Chinese e-commerce giants Alibaba and JD.com are squabbling over their sales performance during the Singles’ Day. Alibaba said sales on its Tmall hit over 100 billion yuan within nine hours on November 11, compared with 10 hours to reach the same amount last year.
However, JD reported at 7:46 am on the same day that its sales already hit over 100 billion yuan, conveying the impression that the firm achieved the sales mark one hour earlier than its bigger rival.
Wang Shuai, Alibaba’s top PR official, then said in a video that “JD can count its full-year sales as Single’s Day if it wants to. It has changed the methodology of its calculation for the seventh time in recent years. A good accountant is the only thing JD needs to exceed Tmall.”
Wang’s comments are fairly valid. JD started its sales event on November 1 and combined 11 days of sales. By contrast, rival Alibaba reported its one-day sales on November 11. Therefore, the figures published by Alibaba and JD are not comparable.
In response, Xu Lei, JD Group’s chief marketing officer, said in a WeChat post that “if one can start pre-selling more than 20 days before, why we can’t count 11 days of sales as the total sales for the shopping event. It’s not a question of math, but a question of logic.”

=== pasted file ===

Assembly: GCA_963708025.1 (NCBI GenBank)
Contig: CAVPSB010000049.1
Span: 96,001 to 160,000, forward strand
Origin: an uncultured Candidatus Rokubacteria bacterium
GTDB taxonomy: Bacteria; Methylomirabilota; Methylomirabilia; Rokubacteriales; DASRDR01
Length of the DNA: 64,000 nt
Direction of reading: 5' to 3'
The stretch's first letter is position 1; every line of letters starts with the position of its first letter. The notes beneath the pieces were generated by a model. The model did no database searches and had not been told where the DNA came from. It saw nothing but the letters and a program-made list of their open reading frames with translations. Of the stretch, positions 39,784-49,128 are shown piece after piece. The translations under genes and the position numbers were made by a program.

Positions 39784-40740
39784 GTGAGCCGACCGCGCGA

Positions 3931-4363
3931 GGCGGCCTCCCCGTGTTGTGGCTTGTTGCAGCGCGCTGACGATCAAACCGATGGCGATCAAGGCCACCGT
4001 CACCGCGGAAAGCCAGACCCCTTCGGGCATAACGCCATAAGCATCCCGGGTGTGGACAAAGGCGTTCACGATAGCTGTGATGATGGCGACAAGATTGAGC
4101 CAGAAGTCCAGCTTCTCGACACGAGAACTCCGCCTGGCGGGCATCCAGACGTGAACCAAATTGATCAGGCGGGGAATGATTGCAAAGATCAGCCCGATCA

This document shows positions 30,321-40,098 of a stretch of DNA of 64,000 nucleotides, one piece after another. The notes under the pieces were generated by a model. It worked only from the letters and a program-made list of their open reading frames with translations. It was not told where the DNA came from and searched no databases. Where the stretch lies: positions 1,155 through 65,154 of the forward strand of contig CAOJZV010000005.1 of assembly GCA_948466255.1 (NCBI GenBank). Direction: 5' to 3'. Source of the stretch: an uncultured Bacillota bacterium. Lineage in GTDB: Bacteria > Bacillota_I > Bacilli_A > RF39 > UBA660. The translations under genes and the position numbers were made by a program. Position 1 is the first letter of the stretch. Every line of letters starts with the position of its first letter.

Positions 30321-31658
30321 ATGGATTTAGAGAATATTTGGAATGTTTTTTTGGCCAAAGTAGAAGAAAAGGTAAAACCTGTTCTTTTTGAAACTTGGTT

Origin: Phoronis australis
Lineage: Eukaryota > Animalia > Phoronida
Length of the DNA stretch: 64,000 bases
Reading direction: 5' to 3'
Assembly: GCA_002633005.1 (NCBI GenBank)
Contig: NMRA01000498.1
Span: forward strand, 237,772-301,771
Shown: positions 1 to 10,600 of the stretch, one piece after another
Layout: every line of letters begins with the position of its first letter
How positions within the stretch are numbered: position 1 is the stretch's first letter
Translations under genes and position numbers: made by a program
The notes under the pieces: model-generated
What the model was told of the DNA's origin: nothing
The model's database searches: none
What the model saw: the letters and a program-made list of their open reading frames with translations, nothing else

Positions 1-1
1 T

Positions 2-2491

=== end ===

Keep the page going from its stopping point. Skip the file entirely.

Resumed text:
Xu refers to a pre-sales campaign Alibaba launched since late October, under which buyers could deposit some amount in order to obtain a discount on Single’s Day. The move has been applauded as it helps reduce delivery bottlenecks and give more time for sellers to stock up best-selling products.
JD argued that if Alibaba took more than 20 days to promote Single’s Day in the pre-sale, it’s fair for JD to include the run-up to Single’s Day as total sales figure.
Alibaba said its one-day sales reached 168.3 billion yuan, up 39 percent from last year. Meanwhile, JD’s sales for Singles’ Day – including sales notched during the run-up – reached 127.1 billion yuan, marking a record high.
The Singles’ Day shopping event was created by Alibaba in 2009. JD, meanwhile, has started its own shopping festival to celebrate its June 18 anniversary. During the so-called 6.18 festival this year, the company reported 119.9 billion yuan in sales between June 1 and June 18.
Both the companies have generated significant sales from the shopping events. However, they are facing unprecedented competition in the domestic market. It’s reported that business-to-customer e-commerce sales in China surged 44 percent to 254 billion yuan on Single’s Day this year. Alibaba and JD accounted for 66.2 percent and 21.4 percent respectively. However, both have seen their market shares slip a little compared to last year, when they accounted for 68.2 percent and 22.7 percent respectively.
The two e-commerce giants have together lost 3.3 percent market share this year. More entrants have joined the competition amid well-developed market infrastructure like mobile payments and logistics.
Many new-emerging e-commerce rivals have been focusing on niche market segments, such as cosmetics, women’s shoes, snacks, automobiles, etc. The new entrants have managed to divert some user traffic from Alibaba and JD.
This article appeared in the Hong Kong Economic Journal on Nov 17
Translation by Julie Zhu
[Chinese version 中文版]
– Contact us at [email protected]